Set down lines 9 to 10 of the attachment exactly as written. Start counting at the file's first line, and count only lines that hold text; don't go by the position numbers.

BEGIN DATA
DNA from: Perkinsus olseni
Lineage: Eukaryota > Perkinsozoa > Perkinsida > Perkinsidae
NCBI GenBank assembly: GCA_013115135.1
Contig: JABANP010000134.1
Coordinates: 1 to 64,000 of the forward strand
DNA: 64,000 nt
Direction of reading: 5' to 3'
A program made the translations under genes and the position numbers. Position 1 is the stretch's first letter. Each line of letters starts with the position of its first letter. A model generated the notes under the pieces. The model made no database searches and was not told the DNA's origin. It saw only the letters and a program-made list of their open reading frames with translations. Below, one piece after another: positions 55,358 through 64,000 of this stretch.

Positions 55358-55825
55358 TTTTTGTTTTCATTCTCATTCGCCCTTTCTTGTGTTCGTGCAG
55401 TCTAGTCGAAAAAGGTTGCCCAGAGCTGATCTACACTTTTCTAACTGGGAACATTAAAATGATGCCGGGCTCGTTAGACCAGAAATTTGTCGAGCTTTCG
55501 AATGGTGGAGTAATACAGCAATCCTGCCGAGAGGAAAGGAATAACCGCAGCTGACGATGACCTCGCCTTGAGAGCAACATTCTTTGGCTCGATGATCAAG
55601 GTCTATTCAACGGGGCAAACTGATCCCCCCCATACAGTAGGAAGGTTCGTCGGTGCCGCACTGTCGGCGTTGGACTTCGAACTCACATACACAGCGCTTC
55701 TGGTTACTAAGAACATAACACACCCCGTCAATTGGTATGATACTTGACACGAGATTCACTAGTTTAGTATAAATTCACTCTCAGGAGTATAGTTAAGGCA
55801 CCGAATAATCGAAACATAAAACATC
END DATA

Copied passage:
Positions 55358-55825
55358 TTTTTGTTTTCATTCTCATTCGCCCTTTCTTGTGTTCGTGCAG